Stem cells may be present in breast milk and could be used therapeutically. The intense ethical debate surrounding the use of embryonic stem cells could therefore be bypassed if claims made by a team of scientists in Australia are confirmed.
The researchers at the University of Western Australia first discovered stem cells in human breast milk in 2008, a finding that generated some controversy in the field of stem cell research.
One of the lead scientists in the team, Dr Foteini Hassiotou, will be presenting the group's work at a conference in Vienna in early 2012. The presentation will apparently include evidence that the stem cells can be coaxed into forming all three embryonic germ layers (endoderm, mesoderm and ectoderm) – a prerequisite for truly embryonic stem cells.
Dr Hassiotou said: 'They can become bone cells, joint cells, fat cells, pancreatic cells that produce their own insulin, liver cells that produce albumin and also neuronal cells'.
Being able to derive all of these different cell types from stem cells obtained from milk is a very attractive prospect, as it would effectively nullify the need to isolate cells from early-stage embryos and sidestep the attendant ethical issues.
Other adult stem cells do exist – for example hematopoietic stem cells that generate blood cells – but these cells cannot generate as many different cell types as embryonic stem cells. Dr Hassiotou says that the newly discovered embryonic stem cells can be obtained in large quantities in breast milk, and constitute up to two percent of the total cells present.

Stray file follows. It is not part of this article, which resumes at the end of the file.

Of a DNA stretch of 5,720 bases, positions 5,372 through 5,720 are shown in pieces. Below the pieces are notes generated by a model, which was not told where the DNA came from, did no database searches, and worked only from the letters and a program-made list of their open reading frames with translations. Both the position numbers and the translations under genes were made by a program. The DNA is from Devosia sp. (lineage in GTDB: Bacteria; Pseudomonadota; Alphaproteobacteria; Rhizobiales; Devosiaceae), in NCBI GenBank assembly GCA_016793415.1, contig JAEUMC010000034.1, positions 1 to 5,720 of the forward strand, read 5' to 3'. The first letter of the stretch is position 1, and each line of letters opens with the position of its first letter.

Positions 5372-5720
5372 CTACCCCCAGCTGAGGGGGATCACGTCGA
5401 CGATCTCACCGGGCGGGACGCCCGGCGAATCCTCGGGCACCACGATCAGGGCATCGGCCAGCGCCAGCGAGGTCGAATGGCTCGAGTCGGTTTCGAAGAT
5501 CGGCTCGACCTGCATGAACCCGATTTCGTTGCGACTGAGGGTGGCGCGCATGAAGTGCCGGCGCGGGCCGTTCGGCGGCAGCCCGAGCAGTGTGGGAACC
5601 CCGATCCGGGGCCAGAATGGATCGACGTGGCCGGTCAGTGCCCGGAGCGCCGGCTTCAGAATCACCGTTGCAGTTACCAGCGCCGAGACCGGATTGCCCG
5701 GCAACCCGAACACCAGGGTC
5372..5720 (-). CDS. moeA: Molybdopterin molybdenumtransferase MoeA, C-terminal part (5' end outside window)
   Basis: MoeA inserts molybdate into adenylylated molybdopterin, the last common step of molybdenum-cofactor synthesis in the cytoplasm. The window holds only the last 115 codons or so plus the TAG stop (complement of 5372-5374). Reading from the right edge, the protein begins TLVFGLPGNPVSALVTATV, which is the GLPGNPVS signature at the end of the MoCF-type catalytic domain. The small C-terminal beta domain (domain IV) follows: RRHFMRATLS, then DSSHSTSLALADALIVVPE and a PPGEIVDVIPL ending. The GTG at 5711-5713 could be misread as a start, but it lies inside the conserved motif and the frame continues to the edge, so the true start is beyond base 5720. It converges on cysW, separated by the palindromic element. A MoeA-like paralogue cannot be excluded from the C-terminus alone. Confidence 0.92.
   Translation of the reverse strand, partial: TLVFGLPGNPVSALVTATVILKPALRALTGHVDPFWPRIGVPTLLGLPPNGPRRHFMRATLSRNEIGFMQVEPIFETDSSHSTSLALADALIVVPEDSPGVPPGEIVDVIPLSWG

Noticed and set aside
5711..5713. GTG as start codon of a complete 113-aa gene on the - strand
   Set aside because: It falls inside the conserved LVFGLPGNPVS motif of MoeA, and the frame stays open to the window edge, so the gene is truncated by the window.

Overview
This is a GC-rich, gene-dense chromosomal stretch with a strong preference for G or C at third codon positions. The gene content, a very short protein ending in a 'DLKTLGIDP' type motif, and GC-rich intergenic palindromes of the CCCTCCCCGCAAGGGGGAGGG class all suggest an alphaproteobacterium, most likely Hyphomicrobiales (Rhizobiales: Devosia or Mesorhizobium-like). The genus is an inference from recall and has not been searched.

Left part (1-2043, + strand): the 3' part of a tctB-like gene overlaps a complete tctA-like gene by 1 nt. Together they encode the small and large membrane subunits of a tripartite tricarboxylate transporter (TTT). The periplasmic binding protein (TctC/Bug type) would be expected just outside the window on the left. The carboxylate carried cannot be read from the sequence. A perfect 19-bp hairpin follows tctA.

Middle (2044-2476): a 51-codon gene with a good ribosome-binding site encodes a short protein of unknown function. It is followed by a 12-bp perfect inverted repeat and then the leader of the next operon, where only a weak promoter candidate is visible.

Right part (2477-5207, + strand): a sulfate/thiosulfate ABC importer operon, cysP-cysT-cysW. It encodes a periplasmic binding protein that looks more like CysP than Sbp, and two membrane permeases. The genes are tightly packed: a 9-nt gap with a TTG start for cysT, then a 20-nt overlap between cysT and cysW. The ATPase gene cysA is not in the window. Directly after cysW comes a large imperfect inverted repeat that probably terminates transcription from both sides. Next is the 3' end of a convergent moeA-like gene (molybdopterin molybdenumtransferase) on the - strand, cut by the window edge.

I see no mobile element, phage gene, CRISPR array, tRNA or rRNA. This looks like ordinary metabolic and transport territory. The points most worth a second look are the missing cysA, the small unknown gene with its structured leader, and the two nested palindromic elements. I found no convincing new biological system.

However, many experts in the field have already voiced their reservations regarding such claims. Professor Robin Lovell-Badge, a group leader in stem cell biology and developmental genetics at the National Institute for Medical Research, UK, told New Scientist: 'Perhaps there are some mammary gland stem cells that can be coaxed to have a slightly broader potential than normal, but I very much doubt that embryonic-like cells normally exist in the breast. For one thing, you would expect tumours to be more common than they are'.
Dr Hassiotou aims to silence the critics by testing whether or not these cells form tumours containing tissue from all three embryonic germ layers – the current gold standard test for determining if stem cells are truly embryonic. If the doubters are proved wrong, an interesting question is raised: why does breast milk contain these cells? Dr Hassiotou said: 'They might contribute to tissue regeneration and development of the baby or play certain roles if there is a disease'.
Even if the stem cells are found to not be truly embryonic, they may still have potential for future regenerative medicines. Dr Lyle Armstrong, researcher at the Institute of Genetic Medicine at Newcastle University, UK told New Scientist: 'It might be possible to grow these cells in culture then bank them so that if or when the mother develops some disease later in life, such as diabetes, her cells may be defrosted and differentiated into pancreatic beta cells'. Dr Armstrong still urges caution until the true nature of the cells is known.